its enemies.

      Editor. Oh, but Lucifer, you know, means Light-bearer; it is typical of the
      Divine Spirit--

      A F. L. Never mind all that--I want to do your magazine good and make it
      known, and you can't expect me to enter into explanations of that sort every
      time I mention the title? Impossible! Life is too short and too busy.
      Besides, it would produce such a bad effect; people would think me priggish,
      and then I couldn't talk at all, for I couldn't bear them to think that.
      Don't call it Lucifer please don't. Nobody knows what the word is typical
      of; what it means now is the devil, nothing more or less.

      Editor. But then that is quite a mistake, and one of the first prejudices we
      propose to do battle with. Lucifer is the pale, pure herald of dawn--

      Lady (interrupting). I thought you were going to do something more
      interesting and more important than to whitewash mythological characters. We
      shall all have to go to school again, or read up Dr. Smith's Classical
      Dictionary. And what is the use of it when it is done? I thought you were
      going to tell us things about our own lives and how to make them better. I
      suppose Milton wrote about Lucifer, didn't he?--but nobody reads Milton now.
      Do let us have a modern title with some human meaning in it.


      A Journalist (thoughtfully, while rolling his cigarette). Yes, it is a good
      idea, this magazine of yours. We shall all laugh at it, as a matter of
      course: and we shall cut it up in the papers. But we shall all read it,
      because secretly everybody hungers after the mysterious. What are you going
      to call it?

      Editor. Lucifer.

      Journalist (striking a light). Why not The Fusee? Quite as good a title and
      not so pretentious.

      The "Novelist," the "Man of the World," the "Fashionable Lady," and the
      "Journalist," should be the first to receive a little instruction.

      A glimpse into the real and primitive character of Lucifer can do them no
      harm and may, perchance, cure them of a bit of ridiculous prejudice. They
      ought to study their Homer and Hesiod's Theogony if they would do justice to
      Lucifer, "Eosphoros and Hesperos," the Morning and the Evening beautiful
      star. If there are more useful things to do in this life than "to whitewash
      mythological characters," to slander and blacken them is, at least, as
      useless, and shows, moreover, a narrow-mindedness which can do honour to no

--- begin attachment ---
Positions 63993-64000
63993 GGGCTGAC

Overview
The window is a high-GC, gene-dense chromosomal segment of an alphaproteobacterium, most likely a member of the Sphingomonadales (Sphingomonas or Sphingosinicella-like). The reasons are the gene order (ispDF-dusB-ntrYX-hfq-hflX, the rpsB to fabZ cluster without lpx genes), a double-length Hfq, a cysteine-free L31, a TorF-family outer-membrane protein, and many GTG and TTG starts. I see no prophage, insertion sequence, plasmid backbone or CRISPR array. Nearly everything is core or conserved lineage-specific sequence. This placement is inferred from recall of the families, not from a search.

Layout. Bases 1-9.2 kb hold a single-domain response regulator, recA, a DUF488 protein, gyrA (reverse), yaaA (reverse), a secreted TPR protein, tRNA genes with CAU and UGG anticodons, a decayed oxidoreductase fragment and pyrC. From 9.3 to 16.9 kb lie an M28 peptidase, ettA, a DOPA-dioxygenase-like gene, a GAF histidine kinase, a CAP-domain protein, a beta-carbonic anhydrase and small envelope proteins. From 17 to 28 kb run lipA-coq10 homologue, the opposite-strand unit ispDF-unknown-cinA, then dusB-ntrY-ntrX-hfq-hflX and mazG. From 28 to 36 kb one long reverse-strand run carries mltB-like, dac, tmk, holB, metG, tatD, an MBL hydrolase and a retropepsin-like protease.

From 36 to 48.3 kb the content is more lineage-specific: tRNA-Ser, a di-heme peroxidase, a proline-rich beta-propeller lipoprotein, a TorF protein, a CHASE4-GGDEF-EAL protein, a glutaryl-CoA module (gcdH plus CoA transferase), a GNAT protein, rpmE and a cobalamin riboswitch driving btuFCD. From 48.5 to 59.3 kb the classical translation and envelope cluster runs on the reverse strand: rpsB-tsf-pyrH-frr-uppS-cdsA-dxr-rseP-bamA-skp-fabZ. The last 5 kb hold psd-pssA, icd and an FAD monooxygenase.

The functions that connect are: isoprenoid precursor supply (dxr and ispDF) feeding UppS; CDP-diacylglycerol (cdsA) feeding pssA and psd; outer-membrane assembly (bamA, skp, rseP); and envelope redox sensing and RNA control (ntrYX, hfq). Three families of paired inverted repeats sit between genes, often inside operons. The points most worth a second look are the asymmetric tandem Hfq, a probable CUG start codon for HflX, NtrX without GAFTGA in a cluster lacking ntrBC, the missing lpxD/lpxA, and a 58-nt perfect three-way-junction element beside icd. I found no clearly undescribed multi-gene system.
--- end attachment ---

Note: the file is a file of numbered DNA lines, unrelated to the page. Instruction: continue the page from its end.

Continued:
To object to the title of LUCIFER, only because its "associations are so
      dreadful," is pardonable--if it can be pardonable in any case--only in an
      ignorant American missionary of some dissenting sect, in one whose natural
      laziness and lack of education led him to prefer ploughing the minds of
      heathens, as ignorant as he is himself, to the more profitable, but rather
      more arduous, process of ploughing the fields of his own father's farm. In
      the English clergy, however, who receive all a more or less classical
      education, and are, therefore, supposed to be acquainted with the ins and
      outs of theological sophistry and casuistry, this kind of opposition is
      absolutely unpardonable. It not only smacks of hypocrisy and deceit, but
      places them directly on a lower moral level than him they call the apostate
      angel. By endeavouring to show the theological Lucifer, fallen through the
      idea that

      To reign is worth
      ambition, though in Hell;
      Better to reign in
      Hell than serve in Heaven,

      they are virtually putting into practice the supposed crime they would fain
      accuse him of. They prefer reigning over the spirit of the masses by means
      of a pernicious dark LIE, productive of many an evil, than serve heaven by
      serving TRUTH. Such practices are worthy only of the Jesuits.

      But their sacred writ is the first to contradict their interpretations and
      the association of Lucifer, the Morning Star, with Satan. Chapter XXII of
      Revelation, verse 16th, says: "I, Jesus . . . am the root. . . and the
      bright and Morning Star" "early rising"): hence Eosphoros, or the Latin
      Lucifer. The oprobrium attached to this name is of such a very late date,
      the Roman Church found itself forced to screen the theological slander
      behind a two-sided interpretation--as usual.

      Christ, we are told, is the "Morning Star," the divine Lucifer; and Satan
      the usurpator of the Verbum, the "infernal Lucifer.

      "2 " The great Archangel Michael, the conqueror of Satan, is identical in

      3 with Mercury-Mithra, to whom, after defending the Sun (symbolical of God)
      from the attacks of Venus-Lucifer, was given the possession of this planet,
      et datus est ei locus Luciferi.

      And since the Archangel Michael is the 'Angel of the Face,' and 'the Vicar
      of the Verbum' he is now considered in the Roman Church as the regent of
      that planet Venus which 'the vanquished fiend had usurped'." Angelus faciei
      Dei sedem superbi humilis Obtinuit, says Cornelius à Lapide (in Vol. VI, p.

      This gives the reason why one of the early Popes was called Lucifer, as
      Yonge and ecclesiastical records prove. It thus follows that the title
      chosen for our magazine is as much associated with divine and pious ideas as
      with the supposed rebellion of the hero of Milton's "Paradise Lost."

      By choosing it, we throw the first ray of light and truth on a ridiculous
      prejudice which ought to have no room made for it in this our "age of facts
      and discovery."

      We work for true Religion and Science, in the interest of fact as against